With a wetter than normal spring, the list of tasks to do in the garden is longer than usual. Additionally, wet weather tends to cause a spike in potential plant diseases, so maintenance is critical in order to mitigate the risk. Below are just some of the key tasks for many gardens.
Task No. 1: Mulching
Mulch provides numerous benefits to your garden and soil. The key with mulching is to apply it thick, ideally 3 to 5 inches deep. No “pixie dust” sprinkling. A study by Dennis Pittenger done in 2005 showed the amount of water retained in soil from mulching differs based on material and thickness. Soil with yard waste (grass/leaf clippings) applied 3 inches deep had half as much water lost to evapotranspiration as an exposed soil. In comparison, bark applied 3 inches deep resulted in only 30 percent of water lost. This alone is reason to mulch.
In addition to water conservation, mulch insulates the soil, resulting in cooler roots and healthier plants. The cooler temperature encourages earthworms to live closer to the soil surface. Worms active near the surface means more castings (manure) and pliable soil closer to the plant root systems. Without mulch, they will dive deeper into the soil, where it is darker and cooler.
If you are tired of hand weeding, I recommend mulching as a method of suppression. Once again, effectiveness is related to thickness applied. In my dream world, I would lay down 6 inches of mulch and have no weeds poking through. Cut down large weeds and, ideally, apply mulch before weeds germinate. Sheet mulching (adding layers of cardboard) under the mulch aids in weed suppression. The infamous bindweed and Bermuda grass can find their way out from under the cardboard/mulch, so apply a bit wider than where these weeds are growing.
I have used a variety of mulches – compost, wood chips from tree companies, straw and horse manure. Compost is the gold standard. Not only does it provide all the benefits of a mulch, but it adds nutrients to the soil. Negatives are the cost and the need to reapply it each year, due to its rapid decomposition.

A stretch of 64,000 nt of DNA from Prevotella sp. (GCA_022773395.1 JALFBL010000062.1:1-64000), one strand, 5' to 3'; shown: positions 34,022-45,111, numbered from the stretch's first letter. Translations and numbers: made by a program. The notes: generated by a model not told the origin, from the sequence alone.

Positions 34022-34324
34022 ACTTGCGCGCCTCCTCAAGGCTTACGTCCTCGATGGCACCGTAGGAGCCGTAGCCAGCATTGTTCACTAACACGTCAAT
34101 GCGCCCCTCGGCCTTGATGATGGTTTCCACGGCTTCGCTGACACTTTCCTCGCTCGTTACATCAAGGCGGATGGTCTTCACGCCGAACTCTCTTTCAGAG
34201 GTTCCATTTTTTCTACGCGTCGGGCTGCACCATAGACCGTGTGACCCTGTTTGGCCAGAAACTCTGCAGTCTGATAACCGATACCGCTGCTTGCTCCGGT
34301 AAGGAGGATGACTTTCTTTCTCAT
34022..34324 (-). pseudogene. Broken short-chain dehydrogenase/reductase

Wood chips from tree companies are my second favorite. These are reasonably priced, depending on the tree company. Ensure they are not from diseased trees, black walnuts, which suppress growth of plants, oleanders (if used around horses) or palms (palm fronds do not chip well). Over time, these wood chips breakdown and provide nutrients to the soil.
Straw is cheap and easy to use – the flakes break easily off the bale and spread relatively well. There is no real nutritional value from straw and it can blow around, sometimes creating a mess.
Horse manure can usually be acquired inexpensively, sometimes free, from horse barns. Make sure it comes from the oldest pile so it does not burn your plants. It is a manure, but as far as manures go it is mild (low in nitrogen). Be careful, as you may get oats popping up. If you do, they are easy to pull out as they are growing in the manure and not the soil.
Task No. 2: Prune once-blooming spring plants
Now is the time to prune once-blooming spring plants. If pruned in the fall you run the risk of cutting off the following season’s blooms. Some examples are camellias, forsythia, quince and wisteria.
Task No. 3: Paint young tree trunks
Young trees are susceptible to sunburn since they do not have a thick layer of bark. To prevent this, apply white interior latex paint diluted 50 percent with water. Make sure to focus on the west and south sides. Sunburn can blister the tree trunk allowing pathogens and pests to enter.
Task No. 4: Disease maintenance
Peach leaf curl and foliar fungi have been especially bad this year due to the wet weather. For peaches and nectarines affected by peach leaf curl, the only thing to do now is clean up fallen debris. Pick up fallen leaves to prevent the spread of spores. Fertilize with a mild nitrogen if the tree has defoliated. Remember, the proper control/prevention is liquid copper applied during the dormant season, not now.
I almost never treat for powdery mildew, leaf spot or rust. The warm, dry weather tends to eradicate it. However, if a plant is really suffering, then spray with neem oil or sulfur dust/spray. Be careful; once temps reach above 85, these treatments can cause burn. Bacillus subtilis, a bacterium (sold under the name Serenade) works to control leaf spot and powdery mildew and can be sprayed in hot temperatures. Be sure to pick up fallen leaves to prevent the spread of spores.
Fireblight is a bacterial disease that affects plants of the rose family, but most often shows up on pears (fruiting and ornamental) and apples. It looks like someone took a blowtorch to the limbs. For control, cut the affected limb off or at least a few inches past the last sign of infection. The key is to prevent the bacteria from entering further into the tree. Fireblight can be eradicated if caught in time. Trees can live for years with an infection, but over time it will weaken and eventually kill the tree. If you see any signs on your tree, act now. Be sure to disinfect pruners between cuts with a 10 percent bleach solution.